- This was ESR Cayman's second attempt at a listing in Hong Kong, after it pulled its first one in June — when the ongoing unrest in the city first started.
- Since then, brewer Budweiser APAC made its debut in Hong Kong in September — the world's second-largest this year raising $5.7 billion — and a development that ESR Cayman cited in explaining why the firm is bringing back its IPO.
Shares of logistics real estate developer ESR Cayman jumped in the company's debut in Hong Kong on Friday — the second-largest IPO in the city this year.
Its shares opened at 17.60 Hong Kong dollars ($2.25) a share, jumping 7% by late morning.
The company managed to raise $1.6 billion after pricing its IPO at HK16.80 per share — and around the midpoint of its expected range of between HK$16.20 and HK$17.40.
That was ESR Cayman's second attempt at a listing in Hong Kong, after it pulled its first one in June, just as the ongoing unrest in the city started.
At that time, ESR Cayman, the largest logistics real estate operator in Asia Pacific and backed by private equity giant Warburg Pincus, cited "current market conditions" for postponing the listing.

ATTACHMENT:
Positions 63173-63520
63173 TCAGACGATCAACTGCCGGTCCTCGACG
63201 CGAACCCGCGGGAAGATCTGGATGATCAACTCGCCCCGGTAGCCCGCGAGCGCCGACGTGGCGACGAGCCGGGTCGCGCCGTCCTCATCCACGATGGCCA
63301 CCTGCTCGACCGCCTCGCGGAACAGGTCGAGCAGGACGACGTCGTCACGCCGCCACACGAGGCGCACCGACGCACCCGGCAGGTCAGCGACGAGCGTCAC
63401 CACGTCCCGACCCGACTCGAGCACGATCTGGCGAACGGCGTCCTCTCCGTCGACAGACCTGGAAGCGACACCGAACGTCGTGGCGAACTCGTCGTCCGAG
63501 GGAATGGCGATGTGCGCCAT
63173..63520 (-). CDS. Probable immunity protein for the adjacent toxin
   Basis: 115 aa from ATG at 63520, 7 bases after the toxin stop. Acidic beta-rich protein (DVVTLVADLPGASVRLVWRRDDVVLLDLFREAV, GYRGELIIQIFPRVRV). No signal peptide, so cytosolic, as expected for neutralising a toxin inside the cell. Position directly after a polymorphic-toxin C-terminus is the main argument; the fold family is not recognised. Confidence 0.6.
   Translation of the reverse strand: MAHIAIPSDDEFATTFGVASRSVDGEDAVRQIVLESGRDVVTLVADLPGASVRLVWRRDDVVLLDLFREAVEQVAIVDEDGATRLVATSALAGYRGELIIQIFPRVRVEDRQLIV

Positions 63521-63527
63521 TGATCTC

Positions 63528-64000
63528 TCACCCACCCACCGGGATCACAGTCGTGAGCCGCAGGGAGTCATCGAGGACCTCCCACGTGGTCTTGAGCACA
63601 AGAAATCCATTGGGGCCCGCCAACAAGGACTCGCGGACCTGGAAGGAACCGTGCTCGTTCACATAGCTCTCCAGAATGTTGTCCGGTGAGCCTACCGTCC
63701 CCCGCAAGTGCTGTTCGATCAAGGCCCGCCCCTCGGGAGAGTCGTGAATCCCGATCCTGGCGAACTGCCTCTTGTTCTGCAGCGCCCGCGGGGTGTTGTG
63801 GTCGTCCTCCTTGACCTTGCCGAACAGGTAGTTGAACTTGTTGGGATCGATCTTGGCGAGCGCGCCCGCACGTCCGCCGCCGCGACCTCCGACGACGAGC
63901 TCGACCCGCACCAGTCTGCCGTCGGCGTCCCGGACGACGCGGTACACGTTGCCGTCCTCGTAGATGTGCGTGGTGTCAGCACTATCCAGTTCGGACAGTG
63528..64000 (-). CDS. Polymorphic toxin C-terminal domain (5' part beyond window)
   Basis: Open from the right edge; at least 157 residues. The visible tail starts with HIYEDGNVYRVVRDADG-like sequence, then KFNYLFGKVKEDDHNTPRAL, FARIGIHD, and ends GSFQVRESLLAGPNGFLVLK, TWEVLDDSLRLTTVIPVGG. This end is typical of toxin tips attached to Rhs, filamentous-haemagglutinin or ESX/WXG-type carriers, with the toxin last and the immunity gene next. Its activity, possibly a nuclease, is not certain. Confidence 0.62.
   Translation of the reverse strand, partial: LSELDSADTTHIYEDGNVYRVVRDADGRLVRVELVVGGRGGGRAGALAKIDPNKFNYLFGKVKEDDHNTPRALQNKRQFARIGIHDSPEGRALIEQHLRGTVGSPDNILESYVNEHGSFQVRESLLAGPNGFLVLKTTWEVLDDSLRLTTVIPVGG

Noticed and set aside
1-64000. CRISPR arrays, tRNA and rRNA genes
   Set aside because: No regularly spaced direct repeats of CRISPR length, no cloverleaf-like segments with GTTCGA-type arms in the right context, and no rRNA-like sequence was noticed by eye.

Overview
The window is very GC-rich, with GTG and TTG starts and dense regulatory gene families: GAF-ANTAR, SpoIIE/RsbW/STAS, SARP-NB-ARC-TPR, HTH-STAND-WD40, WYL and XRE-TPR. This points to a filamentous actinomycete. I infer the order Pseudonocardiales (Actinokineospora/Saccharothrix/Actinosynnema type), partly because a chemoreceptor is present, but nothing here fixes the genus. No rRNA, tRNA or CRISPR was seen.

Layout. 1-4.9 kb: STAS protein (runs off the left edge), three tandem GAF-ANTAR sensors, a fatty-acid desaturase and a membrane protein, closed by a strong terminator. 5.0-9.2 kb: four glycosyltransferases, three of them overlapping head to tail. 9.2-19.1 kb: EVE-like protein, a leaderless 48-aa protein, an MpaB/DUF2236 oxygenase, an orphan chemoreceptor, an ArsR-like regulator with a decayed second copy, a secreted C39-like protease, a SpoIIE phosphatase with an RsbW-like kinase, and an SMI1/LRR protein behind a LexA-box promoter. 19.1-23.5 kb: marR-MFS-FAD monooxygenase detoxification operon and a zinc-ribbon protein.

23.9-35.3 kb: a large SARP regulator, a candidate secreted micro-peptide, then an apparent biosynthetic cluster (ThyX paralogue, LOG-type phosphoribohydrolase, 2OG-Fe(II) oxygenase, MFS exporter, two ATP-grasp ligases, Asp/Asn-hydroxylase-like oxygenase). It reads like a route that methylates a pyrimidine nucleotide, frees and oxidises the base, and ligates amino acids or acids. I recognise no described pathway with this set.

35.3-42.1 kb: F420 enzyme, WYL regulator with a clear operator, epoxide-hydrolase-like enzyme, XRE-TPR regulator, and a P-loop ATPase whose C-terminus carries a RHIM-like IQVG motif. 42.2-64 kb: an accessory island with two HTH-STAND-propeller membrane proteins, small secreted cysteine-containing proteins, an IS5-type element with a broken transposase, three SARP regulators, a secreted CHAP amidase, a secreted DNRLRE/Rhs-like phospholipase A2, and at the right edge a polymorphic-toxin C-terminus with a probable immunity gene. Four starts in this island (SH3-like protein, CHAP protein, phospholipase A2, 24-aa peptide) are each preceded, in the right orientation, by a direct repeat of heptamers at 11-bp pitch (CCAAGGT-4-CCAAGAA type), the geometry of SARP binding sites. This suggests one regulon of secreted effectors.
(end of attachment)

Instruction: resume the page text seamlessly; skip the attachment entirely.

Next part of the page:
Speaking to CNBC on Friday before trading began, the firm's Chairman Jeffrey Perlman, said: "Sometimes you can't pick the geopolitical and macro environment, and when we really ... looked at the situation in June, it just wasn't the right time for the company." Perlman is also managing director and head of Southeast Asia at Warburg Pincus.
Brewer Budweiser APAC made its debut in Hong Kong in September. It was the world's second-largest this year raising $5.7 billion.
"What we found though, was that investors really wanted to see this as a public company. And I think with Budweiser coming back out (in) the market successfully, followed by Topsports, it really created a good window for the company to come back," he said.
Chinese sportswear retailer Topsports International also launched its IPO in October, raising $1.01 billion.
Perlman said the e-commerce market in Asia is still nascent, and that Southeast Asia is "the next frontier."
"If you think about what differentiates e-commerce companies today, it's actually not the goods that they're selling, but really more ... who can deliver the goods to the end-consumer the fastest ... Investors have been hugely positive of logistics," he said.